Changes in neurotransmitters
The most commonly used method in the measurement of neurotransmitters is high-performance liquid chromatography (HPLC). The development of HPLC is due to the introduction of the gas chromatography theory on the basis of classic liquid chromatography. In previous studies on the biological effects of microwave radiation, HPLC was widely used to measure the level of neurotransmitters such as aspartic acid (Asp), glutamate (Glu), glycine (Gly), and gamma-aminobutyric acid (GABA) [3, 12, 36, 67, 68, 73, 92, 124, 228].
Indicators of microwave radiation-induced biological injuries
Indicators of functional injuries
Indicators of brain function injuries
Behavioral indicators are frequently used to examine microwave radiation-induced abnormalities in brain functions, including learning and memory, anxiety, depression, and locomotor activity.
Learning and memory, one of the most important cognitive functions, are hotspots in the field of microwave-radiation-induced biological effects. The most common behavioral indicators of learning and memory were swimming speed, average escape latency (AEL), the percentage of time spent in the target quadrant and average crossing times of the MWM, and the time to enter one of the closed arms of the EPM [3, 4, 12, 13, 15, 16, 37, 40, 65, 68, 71, 73, 94, 110,111,112, 168, 169]. Moreover, the behavioral indicators for the evaluation of anxiety and depression included the total distance traveled, the frequency of entries into and the duration of time spent in the center zone, the number of entries into all zones, the time spent in the periphery of the open field of the OFT, the percent frequency of entering the open arms, the percentage of time spent in the open arms of the EPM, and the immobility time on the TST and FST [71, 168]. The common behavioral indicators of locomotor activity mainly included the scores for the moving distance, moving duration and rearing frequency of the OFT .
Previous studies showed that microwave radiation might negatively affect the learning and memory [2, 3, 65], anxiety, depression , and locomotor activity  of experimental animals. However, some studies reported that microwave radiation had no significant effect on learning and memory, anxiety, or depression .
EEG can be used to depict the electrical activity of neurons in the brain. An encephalogram macroscopically indicates changes in brain function. In previous studies on the biological effects of microwave radiation, the indicators provided by an EEG mainly included spectral bands, gravity frequency, and power spectra [3, 4]. Hao et al.  reported that the power of α and δ waves of Wistar rats decreased and the power of θ waves increased after exposure to microwave radiation at an average power density of 30 mW/cm2 and a SAR value of 10.5 W/kg for 15 min per day, once every other day three times, which implied a perturbation in encephalogram activity.
As a classic model designed for studies on learning and memory, LTP indicates the state of synaptic plasticity. The most popular indicator of LTP used in microwave radiation effect studies was the amplitude of population spikes (PSs) . Wang et al.  reported a decrease in the amplitude of PSs in rats after microwave radiation exposure, which suggested defects in LTP induction and impairments in learning and memory.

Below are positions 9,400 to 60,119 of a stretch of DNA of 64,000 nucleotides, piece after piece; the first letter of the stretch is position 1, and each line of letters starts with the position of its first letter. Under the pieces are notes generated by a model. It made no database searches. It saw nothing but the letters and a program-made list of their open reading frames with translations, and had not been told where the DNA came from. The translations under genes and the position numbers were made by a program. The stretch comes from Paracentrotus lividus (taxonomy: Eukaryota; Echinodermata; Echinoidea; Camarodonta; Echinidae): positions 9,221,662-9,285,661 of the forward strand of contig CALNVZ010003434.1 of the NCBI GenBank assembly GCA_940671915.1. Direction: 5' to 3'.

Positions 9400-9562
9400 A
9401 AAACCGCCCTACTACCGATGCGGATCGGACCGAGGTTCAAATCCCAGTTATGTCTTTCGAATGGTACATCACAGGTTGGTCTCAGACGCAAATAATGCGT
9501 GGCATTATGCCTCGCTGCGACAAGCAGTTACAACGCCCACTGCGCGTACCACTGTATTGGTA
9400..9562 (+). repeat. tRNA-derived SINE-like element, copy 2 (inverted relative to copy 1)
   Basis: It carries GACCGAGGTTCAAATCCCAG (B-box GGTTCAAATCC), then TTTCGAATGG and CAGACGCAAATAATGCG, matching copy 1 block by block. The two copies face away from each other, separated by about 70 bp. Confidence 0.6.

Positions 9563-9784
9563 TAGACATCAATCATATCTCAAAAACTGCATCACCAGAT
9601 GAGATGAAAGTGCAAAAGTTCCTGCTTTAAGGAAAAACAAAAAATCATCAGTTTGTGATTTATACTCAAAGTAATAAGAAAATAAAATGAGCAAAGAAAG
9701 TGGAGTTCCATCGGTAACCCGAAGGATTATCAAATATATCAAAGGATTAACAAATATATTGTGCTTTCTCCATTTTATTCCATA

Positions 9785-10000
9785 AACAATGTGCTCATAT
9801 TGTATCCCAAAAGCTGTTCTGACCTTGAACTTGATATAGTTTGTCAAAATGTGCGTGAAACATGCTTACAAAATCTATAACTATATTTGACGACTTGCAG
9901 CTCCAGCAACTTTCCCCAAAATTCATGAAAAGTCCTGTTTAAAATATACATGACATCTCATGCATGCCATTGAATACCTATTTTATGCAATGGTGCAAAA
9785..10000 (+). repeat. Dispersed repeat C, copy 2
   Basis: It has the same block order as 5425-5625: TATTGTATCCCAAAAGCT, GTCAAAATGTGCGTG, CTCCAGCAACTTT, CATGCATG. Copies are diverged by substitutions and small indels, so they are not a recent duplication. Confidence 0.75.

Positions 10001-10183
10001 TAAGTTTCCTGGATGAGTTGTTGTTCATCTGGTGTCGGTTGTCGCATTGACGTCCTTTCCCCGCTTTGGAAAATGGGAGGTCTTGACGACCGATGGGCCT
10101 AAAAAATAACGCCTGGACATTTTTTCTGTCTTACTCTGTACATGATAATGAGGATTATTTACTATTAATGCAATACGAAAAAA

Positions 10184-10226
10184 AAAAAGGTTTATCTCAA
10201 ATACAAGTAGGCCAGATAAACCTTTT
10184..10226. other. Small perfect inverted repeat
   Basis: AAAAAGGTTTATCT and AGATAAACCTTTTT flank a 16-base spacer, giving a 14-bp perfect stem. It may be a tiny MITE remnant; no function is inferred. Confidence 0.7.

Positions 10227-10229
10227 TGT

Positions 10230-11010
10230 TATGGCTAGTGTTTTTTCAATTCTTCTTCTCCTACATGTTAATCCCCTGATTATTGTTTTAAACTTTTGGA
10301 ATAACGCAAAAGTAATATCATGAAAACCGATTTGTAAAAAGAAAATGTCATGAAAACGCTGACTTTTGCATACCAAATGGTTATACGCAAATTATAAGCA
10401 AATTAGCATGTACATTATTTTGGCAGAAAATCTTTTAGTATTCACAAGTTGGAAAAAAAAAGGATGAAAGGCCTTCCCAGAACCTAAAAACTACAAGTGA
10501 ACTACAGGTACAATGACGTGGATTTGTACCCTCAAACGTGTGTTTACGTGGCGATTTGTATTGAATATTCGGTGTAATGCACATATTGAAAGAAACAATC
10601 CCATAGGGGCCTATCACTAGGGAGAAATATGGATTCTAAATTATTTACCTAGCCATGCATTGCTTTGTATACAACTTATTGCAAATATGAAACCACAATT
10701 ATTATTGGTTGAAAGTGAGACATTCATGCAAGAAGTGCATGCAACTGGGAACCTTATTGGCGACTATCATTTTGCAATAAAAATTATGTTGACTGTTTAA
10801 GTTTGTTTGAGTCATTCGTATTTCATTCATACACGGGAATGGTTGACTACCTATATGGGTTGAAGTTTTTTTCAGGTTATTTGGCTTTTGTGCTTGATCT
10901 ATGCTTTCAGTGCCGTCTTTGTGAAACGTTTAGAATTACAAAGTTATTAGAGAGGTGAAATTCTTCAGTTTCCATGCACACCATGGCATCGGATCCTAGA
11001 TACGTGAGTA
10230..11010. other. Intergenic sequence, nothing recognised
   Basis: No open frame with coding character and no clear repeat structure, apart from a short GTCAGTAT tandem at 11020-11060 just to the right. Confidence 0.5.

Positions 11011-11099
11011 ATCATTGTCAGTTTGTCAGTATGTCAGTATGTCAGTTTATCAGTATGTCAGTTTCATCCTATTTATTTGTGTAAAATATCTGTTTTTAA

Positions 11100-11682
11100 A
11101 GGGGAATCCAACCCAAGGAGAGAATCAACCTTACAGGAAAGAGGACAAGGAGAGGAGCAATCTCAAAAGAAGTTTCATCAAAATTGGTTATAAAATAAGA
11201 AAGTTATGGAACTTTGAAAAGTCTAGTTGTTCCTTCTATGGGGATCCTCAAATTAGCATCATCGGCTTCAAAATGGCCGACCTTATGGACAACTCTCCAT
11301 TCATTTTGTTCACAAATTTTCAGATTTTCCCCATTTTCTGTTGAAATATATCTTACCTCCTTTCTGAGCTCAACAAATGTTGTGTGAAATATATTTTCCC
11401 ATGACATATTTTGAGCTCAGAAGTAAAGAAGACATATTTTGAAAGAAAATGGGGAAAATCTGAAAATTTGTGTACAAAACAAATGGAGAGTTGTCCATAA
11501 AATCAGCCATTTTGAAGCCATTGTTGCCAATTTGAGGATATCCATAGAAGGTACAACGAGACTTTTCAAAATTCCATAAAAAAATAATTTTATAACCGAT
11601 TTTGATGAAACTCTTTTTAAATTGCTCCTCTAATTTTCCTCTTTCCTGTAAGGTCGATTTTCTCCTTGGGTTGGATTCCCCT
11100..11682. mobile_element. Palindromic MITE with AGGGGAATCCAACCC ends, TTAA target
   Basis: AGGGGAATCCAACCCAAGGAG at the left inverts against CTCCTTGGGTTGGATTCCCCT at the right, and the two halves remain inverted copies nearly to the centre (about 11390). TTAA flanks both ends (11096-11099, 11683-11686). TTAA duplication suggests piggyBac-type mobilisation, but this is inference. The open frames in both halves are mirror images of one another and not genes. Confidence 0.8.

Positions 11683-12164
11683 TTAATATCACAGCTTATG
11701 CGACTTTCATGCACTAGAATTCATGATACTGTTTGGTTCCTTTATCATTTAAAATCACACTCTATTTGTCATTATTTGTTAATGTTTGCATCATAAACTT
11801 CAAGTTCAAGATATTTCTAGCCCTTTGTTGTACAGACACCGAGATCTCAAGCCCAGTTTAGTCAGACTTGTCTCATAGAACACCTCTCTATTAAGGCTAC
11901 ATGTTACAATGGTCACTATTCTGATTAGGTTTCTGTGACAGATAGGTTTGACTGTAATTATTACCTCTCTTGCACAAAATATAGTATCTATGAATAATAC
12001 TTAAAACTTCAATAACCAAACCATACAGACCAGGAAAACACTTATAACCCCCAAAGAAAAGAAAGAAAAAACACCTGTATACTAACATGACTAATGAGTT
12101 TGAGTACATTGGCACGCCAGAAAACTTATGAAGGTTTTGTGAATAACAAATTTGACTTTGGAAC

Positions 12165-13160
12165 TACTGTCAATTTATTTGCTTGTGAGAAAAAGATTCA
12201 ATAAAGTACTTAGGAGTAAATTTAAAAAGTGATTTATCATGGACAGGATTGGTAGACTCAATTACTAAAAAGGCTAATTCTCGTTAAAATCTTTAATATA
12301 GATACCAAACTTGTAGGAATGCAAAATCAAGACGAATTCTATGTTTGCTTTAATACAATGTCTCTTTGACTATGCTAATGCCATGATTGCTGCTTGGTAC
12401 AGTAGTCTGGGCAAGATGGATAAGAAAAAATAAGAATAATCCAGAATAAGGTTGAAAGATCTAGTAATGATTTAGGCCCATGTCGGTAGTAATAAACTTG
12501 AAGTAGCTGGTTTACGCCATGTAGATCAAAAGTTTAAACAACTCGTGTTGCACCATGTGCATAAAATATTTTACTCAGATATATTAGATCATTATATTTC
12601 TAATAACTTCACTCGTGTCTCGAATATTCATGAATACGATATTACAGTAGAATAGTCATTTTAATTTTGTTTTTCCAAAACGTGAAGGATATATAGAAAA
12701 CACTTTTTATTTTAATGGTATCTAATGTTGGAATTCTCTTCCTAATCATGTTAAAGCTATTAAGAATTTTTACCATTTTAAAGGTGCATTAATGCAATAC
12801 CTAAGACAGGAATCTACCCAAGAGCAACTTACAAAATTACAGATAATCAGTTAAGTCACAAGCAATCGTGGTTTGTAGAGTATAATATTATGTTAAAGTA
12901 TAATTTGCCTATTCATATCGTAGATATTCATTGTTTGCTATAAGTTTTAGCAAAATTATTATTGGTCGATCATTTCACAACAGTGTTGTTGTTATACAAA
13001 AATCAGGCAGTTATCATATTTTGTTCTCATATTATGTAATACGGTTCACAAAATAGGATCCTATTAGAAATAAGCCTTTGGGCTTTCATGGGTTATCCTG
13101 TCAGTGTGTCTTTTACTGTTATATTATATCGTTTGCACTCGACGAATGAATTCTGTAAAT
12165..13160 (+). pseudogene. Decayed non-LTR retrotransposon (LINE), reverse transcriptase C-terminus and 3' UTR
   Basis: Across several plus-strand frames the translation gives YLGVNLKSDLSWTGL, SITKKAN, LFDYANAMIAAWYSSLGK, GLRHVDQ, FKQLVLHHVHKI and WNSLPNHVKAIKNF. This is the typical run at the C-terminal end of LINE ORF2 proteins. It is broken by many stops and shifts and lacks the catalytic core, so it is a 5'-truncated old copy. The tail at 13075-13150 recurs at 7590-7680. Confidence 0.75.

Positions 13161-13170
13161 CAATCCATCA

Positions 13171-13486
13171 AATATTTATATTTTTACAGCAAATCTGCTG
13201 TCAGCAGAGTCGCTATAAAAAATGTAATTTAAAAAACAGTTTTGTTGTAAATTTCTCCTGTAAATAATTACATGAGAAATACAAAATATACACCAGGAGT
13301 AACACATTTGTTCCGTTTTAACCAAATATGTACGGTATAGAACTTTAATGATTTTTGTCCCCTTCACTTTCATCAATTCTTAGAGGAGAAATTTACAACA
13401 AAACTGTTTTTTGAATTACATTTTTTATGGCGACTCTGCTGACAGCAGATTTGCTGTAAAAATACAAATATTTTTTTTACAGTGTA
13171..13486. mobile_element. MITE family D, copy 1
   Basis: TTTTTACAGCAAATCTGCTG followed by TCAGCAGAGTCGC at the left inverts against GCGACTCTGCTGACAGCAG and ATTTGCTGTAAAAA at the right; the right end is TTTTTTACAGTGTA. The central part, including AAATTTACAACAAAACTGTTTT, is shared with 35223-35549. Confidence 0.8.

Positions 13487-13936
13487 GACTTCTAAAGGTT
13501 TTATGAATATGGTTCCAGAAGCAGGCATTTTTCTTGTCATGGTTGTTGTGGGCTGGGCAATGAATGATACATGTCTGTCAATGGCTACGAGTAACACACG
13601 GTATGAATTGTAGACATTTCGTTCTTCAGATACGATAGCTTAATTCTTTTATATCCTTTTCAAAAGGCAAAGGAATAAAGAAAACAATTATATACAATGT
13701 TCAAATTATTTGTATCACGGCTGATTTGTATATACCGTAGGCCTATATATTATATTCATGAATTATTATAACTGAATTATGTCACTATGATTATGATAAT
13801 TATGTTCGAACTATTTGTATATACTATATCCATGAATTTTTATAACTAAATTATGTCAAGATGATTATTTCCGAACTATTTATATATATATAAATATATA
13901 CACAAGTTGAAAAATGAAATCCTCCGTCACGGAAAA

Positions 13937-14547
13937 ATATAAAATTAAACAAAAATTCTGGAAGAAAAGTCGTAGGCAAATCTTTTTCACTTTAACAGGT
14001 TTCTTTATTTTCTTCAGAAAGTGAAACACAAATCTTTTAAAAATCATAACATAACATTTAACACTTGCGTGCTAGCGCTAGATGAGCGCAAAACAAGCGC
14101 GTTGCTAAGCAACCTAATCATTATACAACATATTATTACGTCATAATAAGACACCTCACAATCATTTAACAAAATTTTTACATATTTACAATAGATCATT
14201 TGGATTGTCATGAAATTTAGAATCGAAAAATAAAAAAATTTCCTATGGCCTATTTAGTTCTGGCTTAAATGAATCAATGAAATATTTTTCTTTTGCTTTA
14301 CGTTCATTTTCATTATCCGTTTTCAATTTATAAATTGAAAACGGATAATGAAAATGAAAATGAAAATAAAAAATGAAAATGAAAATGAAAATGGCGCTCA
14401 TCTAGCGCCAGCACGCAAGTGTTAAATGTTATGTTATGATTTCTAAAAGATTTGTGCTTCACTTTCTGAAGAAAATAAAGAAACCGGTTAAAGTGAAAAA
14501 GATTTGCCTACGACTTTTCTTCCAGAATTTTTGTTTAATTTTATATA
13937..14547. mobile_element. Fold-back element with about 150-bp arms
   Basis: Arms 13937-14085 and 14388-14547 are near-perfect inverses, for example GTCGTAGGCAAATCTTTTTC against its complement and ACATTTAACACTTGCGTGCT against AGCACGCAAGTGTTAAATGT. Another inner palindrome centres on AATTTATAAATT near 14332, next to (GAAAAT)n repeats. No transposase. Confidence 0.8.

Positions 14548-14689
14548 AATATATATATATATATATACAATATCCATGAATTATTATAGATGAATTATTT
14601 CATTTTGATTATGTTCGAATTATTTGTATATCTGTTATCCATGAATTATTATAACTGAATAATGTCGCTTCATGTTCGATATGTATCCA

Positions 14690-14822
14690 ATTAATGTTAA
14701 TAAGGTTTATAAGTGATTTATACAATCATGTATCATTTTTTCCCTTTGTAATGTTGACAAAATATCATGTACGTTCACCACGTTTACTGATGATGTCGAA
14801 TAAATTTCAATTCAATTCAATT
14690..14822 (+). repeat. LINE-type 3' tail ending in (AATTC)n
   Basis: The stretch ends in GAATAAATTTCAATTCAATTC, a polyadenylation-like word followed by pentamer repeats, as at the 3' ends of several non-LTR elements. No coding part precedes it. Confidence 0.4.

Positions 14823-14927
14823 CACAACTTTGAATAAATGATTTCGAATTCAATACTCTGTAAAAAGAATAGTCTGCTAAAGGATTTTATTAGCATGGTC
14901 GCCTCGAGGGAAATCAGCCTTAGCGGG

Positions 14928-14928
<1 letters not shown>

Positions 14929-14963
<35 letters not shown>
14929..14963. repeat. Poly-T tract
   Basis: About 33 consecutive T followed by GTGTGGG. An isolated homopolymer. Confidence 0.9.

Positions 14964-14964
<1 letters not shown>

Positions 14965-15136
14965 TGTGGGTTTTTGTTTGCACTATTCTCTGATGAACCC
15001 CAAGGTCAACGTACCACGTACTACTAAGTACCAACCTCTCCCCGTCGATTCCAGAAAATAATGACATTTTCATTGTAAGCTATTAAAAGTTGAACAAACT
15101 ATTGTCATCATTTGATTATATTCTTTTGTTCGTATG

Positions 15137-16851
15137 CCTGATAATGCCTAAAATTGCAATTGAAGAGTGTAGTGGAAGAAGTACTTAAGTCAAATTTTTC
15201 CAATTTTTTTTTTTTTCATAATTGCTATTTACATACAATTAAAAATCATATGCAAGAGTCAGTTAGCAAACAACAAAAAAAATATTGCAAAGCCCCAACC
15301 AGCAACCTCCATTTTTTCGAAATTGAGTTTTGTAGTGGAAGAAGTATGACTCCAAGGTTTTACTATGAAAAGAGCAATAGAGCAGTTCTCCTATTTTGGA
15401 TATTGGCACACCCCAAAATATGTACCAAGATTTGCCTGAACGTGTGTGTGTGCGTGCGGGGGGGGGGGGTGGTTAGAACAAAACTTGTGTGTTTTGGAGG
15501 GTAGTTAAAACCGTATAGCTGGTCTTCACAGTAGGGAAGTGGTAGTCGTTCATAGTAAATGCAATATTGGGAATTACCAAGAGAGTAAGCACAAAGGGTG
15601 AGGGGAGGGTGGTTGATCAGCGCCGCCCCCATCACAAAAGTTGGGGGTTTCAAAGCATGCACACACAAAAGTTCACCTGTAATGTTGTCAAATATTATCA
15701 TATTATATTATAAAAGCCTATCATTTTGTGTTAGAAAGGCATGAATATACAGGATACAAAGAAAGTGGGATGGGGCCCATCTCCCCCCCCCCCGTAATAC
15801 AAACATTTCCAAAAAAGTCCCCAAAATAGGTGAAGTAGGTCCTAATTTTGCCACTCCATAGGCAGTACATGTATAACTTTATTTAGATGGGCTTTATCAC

Indicators used to depict BBB permeability in studies on microwave radiation biological effects included the presence of endogenous albumin in the brain [89, 114,115,116]; the expression of zonula occludens-1 (ZO-1) [38, 148], occludin , and glial fibrillary acidic protein (GFAP) [96, 148, 225]; TEER values , and the permeability coefficient of HRP . The presence of endogenous albumin in the brain was the primary indicator used. ZO-1 and occludin are endothelial tight junction (TJ) proteins. The reduced expression of ZO-1 can disrupt TJ proteins and cause BBB breakdown. Tyrosine phosphorylation of occludin triggers BBB dysfunction . GFAP, a marker of mature astrocytes, has been indicated to be responsible for maintaining astrocytic structure and shape . The increased expression of GFAP indicates reactive astrocytes and brain injury . A series of studies reported that microwave radiation might induce decreased expression of ZO-1 and occludin, enhanced tyrosine phosphorylation of occludin, and increased expression of GFAP in the brain [38, 96].
In previous studies, it was found that BBB permeability increased after microwave radiation exposure [38, 114]. However, one study using head-only exposure of rats to the GSM-900 signal for 2 h showed no effect on BBB permeability .
Indicators of reproductive function injuries
The common indicators used in evaluations of reproductive function after microwave radiation included the level of testosterone, the level of estradiol, and sperm parameters (such as epididymal sperm motility, sperm concentration, vitality, sperm count, and the percentage of morphologically abnormal spermatozoa) [19, 191,192,193]. Recently, the available evidence was presented suggesting that microwave radiation exposure might have deleterious effects on the reproductive function of rats, e.g., decreased levels of serum testosterone; increased levels of estradiol; decreased sperm count, viability and motility; and increased sperm deformities [19, 191].
Indicators of cardiac function injuries
Previous studies showed that cardiac physiology, biochemistry and endocrine function can be adversely affected after microwave radiation.